Study

a Bible passage

Click a verse to see commentary
Select a resource above

77. Psalm 77

I cried unto God with my voice, even unto God with my voice; and he gave ear unto me.

2In the day of my trouble I sought the Lord: my sore ran in the night, and ceased not: my soul refused to be comforted.

3I remembered God, and was troubled: I complained, and my spirit was overwhelmed. Selah.

4Thou holdest mine eyes waking: I am so troubled that I cannot speak.

5I have considered the days of old, the years of ancient times.

6I call to remembrance my song in the night: I commune with mine own heart: and my spirit made diligent search.

7Will the Lord cast off for ever? and will he be favourable no more?

8Is his mercy clean gone for ever? doth his promise fail for evermore?

9Hath God forgotten to be gracious? hath he in anger shut up his tender mercies? Selah.

10And I said, This is my infirmity: but I will remember the years of the right hand of the most High.

11I will remember the works of the Lord: surely I will remember thy wonders of old.

12I will meditate also of all thy work, and talk of thy doings.

13Thy way, O God, is in the sanctuary: who is so great a God as our God?

14Thou art the God that doest wonders: thou hast declared thy strength among the people.

15Thou hast with thine arm redeemed thy people, the sons of Jacob and Joseph. Selah.

16The waters saw thee, O God, the waters saw thee; they were afraid: the depths also were troubled.

17The clouds poured out water: the skies sent out a sound: thine arrows also went abroad.

18The voice of thy thunder was in the heaven: the lightnings lightened the world: the earth trembled and shook.

19Thy way is in the sea, and thy path in the great waters, and thy footsteps are not known.

20Thou leddest thy people like a flock by the hand of Moses and Aaron.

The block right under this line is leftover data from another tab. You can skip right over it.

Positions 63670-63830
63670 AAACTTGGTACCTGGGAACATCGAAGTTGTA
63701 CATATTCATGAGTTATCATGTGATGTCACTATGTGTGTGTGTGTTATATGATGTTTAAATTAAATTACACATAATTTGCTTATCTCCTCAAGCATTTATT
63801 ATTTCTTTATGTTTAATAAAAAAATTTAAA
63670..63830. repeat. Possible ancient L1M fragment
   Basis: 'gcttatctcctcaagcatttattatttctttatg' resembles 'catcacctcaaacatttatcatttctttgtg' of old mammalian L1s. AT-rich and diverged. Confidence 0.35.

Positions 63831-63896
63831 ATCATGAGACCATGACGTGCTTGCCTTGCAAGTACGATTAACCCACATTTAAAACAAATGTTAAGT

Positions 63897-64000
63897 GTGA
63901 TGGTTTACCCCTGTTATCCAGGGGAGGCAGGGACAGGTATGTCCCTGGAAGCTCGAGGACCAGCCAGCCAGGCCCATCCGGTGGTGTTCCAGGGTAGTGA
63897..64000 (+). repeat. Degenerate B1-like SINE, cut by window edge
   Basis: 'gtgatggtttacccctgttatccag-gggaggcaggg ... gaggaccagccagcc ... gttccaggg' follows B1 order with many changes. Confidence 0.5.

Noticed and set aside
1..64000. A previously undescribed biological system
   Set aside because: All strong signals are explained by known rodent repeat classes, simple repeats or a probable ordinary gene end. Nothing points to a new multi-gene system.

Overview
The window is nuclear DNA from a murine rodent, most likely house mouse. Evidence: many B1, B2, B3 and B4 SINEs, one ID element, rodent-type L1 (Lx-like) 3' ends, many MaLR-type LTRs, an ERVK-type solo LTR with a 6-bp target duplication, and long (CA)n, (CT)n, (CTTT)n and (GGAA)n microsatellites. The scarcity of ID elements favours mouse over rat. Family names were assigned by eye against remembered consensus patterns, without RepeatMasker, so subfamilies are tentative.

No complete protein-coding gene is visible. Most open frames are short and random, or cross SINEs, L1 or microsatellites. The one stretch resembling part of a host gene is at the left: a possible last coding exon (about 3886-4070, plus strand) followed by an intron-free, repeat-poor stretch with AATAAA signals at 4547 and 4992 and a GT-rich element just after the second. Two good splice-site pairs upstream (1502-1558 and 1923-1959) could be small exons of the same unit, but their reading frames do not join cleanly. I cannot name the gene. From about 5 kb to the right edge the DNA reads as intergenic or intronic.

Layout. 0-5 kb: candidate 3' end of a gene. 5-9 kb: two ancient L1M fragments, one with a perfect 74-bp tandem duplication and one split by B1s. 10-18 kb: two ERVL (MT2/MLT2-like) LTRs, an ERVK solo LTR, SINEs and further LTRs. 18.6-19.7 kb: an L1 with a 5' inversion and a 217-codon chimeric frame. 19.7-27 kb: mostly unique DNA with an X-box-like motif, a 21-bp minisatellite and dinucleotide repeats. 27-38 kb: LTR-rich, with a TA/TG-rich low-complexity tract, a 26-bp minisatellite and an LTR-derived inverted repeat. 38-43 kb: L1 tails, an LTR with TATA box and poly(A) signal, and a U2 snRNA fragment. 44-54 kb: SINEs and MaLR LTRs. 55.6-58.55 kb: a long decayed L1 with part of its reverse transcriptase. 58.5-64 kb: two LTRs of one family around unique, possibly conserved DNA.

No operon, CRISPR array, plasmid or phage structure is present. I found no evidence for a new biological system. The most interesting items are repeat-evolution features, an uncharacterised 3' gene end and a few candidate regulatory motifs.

9. Hath God forgotten to be merciful? The prophet still continues debating with himself the same subject. His object, however, is not to overthrow his faith, but rather to raise it up. He does not put this question, as if the point to which it refers were a doubtful matter. It is as if he had said, Hath God forgotten himself? or, hath he changed his nature? for he cannot be God unless he is merciful. I indeed admit that he did not remain unshaken as if he had had a heart of steel. But the more violently he was assailed, the more firmly did he lean upon the truth, That the goodness of God is so inseparably connected with his essence as to render it impossible for him not to be merciful. Whenever, therefore, doubts enter into our minds upon our being harassed with cares, and oppressed with sorrows, let us learn always to endeavor to arrive at a satisfactory answer to this question, Has God changed his nature so as to be no longer merciful? The last clause, Hath he shut up or restrained his compassions in his anger? is to the same effect. It was a very common and notable observation among the holy patriarchs, That God is long — suffering, slow to wrath, ready to forgive, and easy to be entreated. It was from them that Habakkuk derived the statement which he makes in his song,

“Even in his anger he will be mindful of his mercy.” (Habakkuk 3:2)

The prophet, then, here comes to the conclusion, that the chastisement which he felt would not prevent God from being again reconciled to him, and returning to his wonted manner of bestowing blessings upon him, since his anger towards his own people endures only for a moment. Yea, although God manifests the tokens of his anger, he does not cease most tenderly to love those whom he chastises. His wrath, it its true, rests continually upon the reprobate; but the prophet, accounting himself among the number of God’s children, and speaking of other genuine believers, justly argues from the impossibility of the thing, that the temporary displeasure of God cannot break off the course of his goodness and mercy.


VIEWNAME is study